DESCRIPTIONRaynaud's phenomenon is a circulatory-system disorder affecting fingers and toes that is a complication of an underlying disease or emotional disturbance. This is different from Raynaud's disease, which is a primary disease. Symptoms arise suddenly with Raynaud's phenomenon. With Raynaud's disease, they appear slowly over several years. The small arteries to the hands and feet are involved. It affects both sexes and all ages, but is most common in young women.
Appropriate health care includes:
Self-care after diagnosis.
Surgery to sever sympathetic nerves to the child's affected extremities. Surgery sometimes relieves symptoms for 1 or 2 years before they recur.
SIGNS & SYMPTOMSFingers that turn pale when exposed to cold or stress. Paleness is followed by a bluish tinge and then redness. Numbness and tingling accompany the color changes, and the child's symptoms are relieved by warmth.
Ulcers on the child's fingertips caused by lack of normal blood flow to the fingers.
Chronic infections under and around the child's fingernails and toenails.
CAUSESScleroderma, lupus erythematosus, or other connective-tissue disorders.
Certain medications, including ergot preparations, antihypertensives, alpha- and beta-adrenergic blockers, and calcium-channel blockers.
Spasms of arteries that supply blood to the child's fingers and toes. Spasms may be caused by:
Cold, wet weather.
Activities that involve working with heavy equipment that vibrates forcefully, such as a chain saw or pneumatic drill.
PREVENTING COMPLICATIONS OR RECURRENCEInstructions for your child:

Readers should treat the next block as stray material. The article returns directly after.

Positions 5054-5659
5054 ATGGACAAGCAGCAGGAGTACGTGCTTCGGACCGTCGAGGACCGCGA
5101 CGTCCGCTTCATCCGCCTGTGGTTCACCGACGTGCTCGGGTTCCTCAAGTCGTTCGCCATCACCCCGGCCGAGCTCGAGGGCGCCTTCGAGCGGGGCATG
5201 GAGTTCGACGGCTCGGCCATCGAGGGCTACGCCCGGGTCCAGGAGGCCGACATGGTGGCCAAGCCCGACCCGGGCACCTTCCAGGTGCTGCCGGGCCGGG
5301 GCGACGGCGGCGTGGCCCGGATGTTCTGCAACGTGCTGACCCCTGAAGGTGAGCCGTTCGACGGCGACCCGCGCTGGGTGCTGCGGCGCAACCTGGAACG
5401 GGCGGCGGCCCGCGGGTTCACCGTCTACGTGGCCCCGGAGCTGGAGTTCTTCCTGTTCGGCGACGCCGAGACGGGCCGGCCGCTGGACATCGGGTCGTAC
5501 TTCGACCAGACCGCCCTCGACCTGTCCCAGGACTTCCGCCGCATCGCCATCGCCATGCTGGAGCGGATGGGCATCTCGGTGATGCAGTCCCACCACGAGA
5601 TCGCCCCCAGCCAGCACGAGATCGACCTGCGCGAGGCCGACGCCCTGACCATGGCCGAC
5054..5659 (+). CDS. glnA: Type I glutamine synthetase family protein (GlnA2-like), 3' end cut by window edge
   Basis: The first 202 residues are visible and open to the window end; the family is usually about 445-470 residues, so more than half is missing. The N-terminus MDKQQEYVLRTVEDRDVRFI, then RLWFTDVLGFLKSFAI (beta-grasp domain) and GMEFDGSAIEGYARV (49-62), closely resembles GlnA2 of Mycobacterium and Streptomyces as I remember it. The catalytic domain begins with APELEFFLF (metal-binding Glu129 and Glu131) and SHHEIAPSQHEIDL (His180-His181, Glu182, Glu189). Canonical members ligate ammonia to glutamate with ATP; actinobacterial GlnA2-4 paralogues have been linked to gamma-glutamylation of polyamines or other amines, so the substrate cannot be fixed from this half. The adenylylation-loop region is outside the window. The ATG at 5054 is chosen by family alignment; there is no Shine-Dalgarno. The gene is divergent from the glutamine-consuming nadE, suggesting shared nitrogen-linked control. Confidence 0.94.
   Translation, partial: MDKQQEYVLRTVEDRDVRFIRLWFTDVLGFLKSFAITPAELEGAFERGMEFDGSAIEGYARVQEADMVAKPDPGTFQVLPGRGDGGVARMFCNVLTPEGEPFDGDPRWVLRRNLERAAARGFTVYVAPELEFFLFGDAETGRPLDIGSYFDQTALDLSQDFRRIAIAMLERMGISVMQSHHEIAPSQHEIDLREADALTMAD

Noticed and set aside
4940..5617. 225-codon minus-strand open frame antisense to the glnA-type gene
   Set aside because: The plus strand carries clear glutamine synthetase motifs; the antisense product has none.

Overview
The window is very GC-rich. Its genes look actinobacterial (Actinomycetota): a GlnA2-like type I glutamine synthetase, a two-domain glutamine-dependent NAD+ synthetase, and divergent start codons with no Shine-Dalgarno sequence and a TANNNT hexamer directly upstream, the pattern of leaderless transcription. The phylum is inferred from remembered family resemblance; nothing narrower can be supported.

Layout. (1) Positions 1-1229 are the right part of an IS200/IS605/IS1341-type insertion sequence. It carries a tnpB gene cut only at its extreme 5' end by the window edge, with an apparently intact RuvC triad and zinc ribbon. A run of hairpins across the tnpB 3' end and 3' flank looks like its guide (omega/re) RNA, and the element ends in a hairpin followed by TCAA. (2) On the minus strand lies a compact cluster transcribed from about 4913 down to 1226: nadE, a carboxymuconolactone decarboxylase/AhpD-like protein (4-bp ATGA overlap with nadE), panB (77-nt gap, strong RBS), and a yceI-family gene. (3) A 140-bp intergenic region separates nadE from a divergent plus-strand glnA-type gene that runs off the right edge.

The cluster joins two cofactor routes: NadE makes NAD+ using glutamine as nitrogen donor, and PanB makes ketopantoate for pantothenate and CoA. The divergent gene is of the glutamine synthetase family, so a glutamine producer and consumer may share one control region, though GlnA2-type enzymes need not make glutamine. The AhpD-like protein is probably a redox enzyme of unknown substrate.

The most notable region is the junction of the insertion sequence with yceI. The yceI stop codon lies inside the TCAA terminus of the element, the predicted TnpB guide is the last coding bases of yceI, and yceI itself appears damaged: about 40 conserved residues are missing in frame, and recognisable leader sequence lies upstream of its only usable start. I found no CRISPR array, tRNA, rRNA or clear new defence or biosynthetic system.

Avoid exposure to the cold.
Obtain medical treatment for diseases listed as causes.
Avoid exposure to cigarette smoke from other people.
Because of the similarities between Raynaud's disease and Raynaud's phenomenon, an accurate diagnosis between the two may require years of observation.
Your own observation of symptoms.
Medical history and physical exam by a doctor.
Laboratory blood studies.
X-rays of the child's hands and feet.
Permanent weakness and numbness in the child's toes and fingers caused by blockage of the blood supply.
Gangrene that necessitates amputation, caused by loss of blood supply (worst cases only).
Curable if the underlying cause can be cured.
HOME CAREInstructions for your child:
Avoid exposure to cold in any form. Wear mittens and gloves outdoors and when handling ice or frozen food.
Wear comfortable, roomy shoes and wool socks. Don't go barefoot outdoors.
Avoid stressful situations whenever possible. See Appendix 19.
Move to a warm climate, if possible.
MEDICATIONVasodilator drugs to dilate small arteries and improve the child's circulation.
Sedatives to relieve the child's tension and anxiety.
Your doctor may prescribe:
No restrictions, except for your child to keep warm and to avoid chilling, which may happen following any active recreational sport.
DIET & FLUIDS
No special diet. Alcohol dilates blood vessels and may temporarily improve circulation slightly. An occasional alcoholic beverage may be helpful to your child if the doctor suggests this.
OK TO GO TO SCHOOL?When appetite returns and alertness, strength, and feeling of well-being will allow.
CALL YOUR DOCTOR IF
Your child has symptoms of Raynaud's phenomenon.
Discomfort worsens, despite treatment.
Ulcers appear on the child's fingers or toes and do not heal.